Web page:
Here’s Why Antibiotics Don’t Work Anymore: Study Finds One Third Of Antibiotics Incorrectly Prescribed
Oh, well that explains why antibiotics’ effectiveness is declining.
A recent study shows that not only does more than half of the US population receive prescriptions every year in doctor’s office visits, nearly one-third of antibiotics prescribed to Americans were incorrectly prescribed. The patients either should not have received the drugs at all, or they were not given a long enough course, or they were given an incorrect dose.
Although there as a time when antibiotic prescriptions flew out the door like the confetti at a parade, doctors and the public have been subjected to years-long education campaign that was thought to have made a dent in people’s perception that antibiotics can cure everything from a cold to a hangover.
But this latest study delving into how doctors prescribe antibiotics to Americans in outpatient settings comes out just as rates of antibiotic resistant bacterial infections are alarmingly on the incline. Conservative estimates say that every year, up to 23,000 Americans die and 2 million more become sick due to antibiotic resistant bacteria, according to the Centers for Disease Control and Prevention. And scientists have found rates of such infections on the rise, despite education efforts to clamp down on the unwarranted writing of antibiotic prescriptions.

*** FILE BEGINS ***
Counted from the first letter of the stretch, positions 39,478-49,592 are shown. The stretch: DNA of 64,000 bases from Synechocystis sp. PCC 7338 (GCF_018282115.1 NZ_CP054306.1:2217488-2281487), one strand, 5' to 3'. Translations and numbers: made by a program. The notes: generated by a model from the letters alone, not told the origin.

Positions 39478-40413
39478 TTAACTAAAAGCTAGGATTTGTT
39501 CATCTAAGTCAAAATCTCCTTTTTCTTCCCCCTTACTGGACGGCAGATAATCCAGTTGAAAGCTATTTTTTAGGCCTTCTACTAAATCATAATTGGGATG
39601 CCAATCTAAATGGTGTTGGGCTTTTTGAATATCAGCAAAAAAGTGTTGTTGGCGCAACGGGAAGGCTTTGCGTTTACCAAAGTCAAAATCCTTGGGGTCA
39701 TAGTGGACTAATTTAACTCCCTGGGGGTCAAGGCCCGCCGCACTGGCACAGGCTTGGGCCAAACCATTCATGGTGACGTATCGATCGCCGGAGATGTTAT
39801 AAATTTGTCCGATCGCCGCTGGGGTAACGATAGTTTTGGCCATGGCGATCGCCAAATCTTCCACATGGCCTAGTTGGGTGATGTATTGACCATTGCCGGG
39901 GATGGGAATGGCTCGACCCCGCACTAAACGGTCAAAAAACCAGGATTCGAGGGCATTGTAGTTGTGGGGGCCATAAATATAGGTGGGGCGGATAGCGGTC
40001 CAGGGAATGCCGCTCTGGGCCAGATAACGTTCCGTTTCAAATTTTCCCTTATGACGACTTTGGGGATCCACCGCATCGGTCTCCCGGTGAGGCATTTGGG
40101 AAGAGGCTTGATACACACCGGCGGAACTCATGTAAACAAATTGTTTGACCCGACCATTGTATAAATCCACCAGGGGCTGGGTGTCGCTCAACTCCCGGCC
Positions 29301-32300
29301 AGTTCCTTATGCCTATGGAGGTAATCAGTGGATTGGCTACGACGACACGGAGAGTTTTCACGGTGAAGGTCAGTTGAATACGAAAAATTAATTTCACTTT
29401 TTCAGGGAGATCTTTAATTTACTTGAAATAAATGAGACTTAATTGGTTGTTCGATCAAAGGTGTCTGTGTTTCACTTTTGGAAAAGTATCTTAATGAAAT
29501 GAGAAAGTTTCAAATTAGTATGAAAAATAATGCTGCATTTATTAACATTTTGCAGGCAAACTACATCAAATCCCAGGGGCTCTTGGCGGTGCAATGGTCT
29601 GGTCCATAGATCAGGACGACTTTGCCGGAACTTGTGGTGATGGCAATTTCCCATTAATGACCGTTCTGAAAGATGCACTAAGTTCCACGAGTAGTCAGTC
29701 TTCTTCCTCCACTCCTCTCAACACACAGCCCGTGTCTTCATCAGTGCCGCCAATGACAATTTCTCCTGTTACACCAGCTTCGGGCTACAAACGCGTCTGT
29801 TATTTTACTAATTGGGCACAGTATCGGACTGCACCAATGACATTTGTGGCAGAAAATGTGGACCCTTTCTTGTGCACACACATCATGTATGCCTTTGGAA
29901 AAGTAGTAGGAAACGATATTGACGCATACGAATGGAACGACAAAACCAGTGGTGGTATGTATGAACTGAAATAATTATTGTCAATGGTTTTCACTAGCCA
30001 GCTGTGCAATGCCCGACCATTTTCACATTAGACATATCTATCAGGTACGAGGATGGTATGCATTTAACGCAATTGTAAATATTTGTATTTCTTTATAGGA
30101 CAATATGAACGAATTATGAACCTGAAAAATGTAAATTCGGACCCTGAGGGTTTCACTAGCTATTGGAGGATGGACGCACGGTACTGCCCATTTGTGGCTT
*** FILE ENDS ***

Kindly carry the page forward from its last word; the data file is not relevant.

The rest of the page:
“This study shows that there certainly is a lot more work to be done,” said lead author and CDC researcher Dr. Katherine E Fleming-Dutra. “It is so critical to preserve antibiotics for the future, to make sure they work.”
The study looked at over 180,000 doctor’s office visits, and it comes out just as the White House has convened a panel of experts to work on a redoubled effort to convince doctors to cut the prescribing of antibiotics in half by 2020.
By looking at two national surveys, the study estimated the rate of “inappropriate” antibiotic prescribing in doctor’s office settings. The surveys, the National Ambulatory Medical Care Survey and the National Hospital Ambulatory Medical Care Survey are conducted by the federal government, with participating physicians recording between one and four weeks of patient visits as a sample. This provides a window into the private and hospital outpatient practices of a broad sample of doctors.
By “inappropriate” prescribing, the study refers to times when patients should not have taken antibiotics at all, or when they did not receive a long enough course or the correct dose to effectively cure an infection.
The results showed that 30 percent of antibiotics prescribed were indeed inappropriately prescribed according to these standards.
Another jaw-dropping finding of the study’s data: 506 of every 1000 Americans are prescribed antibiotics every year.
Well, again, that explains a lot. It’s certainly something to contemplate next time you read about antibiotic resistant gonorrhea, or staph, or half a dozen other infections that are approaching a point where we can’t cure them.
Something to keep in mind too next time you or a loved one gets the sniffles and wants the doctor to “just prescribe something.”
Here’s hoping more doctors learn how to just say no, before its too late.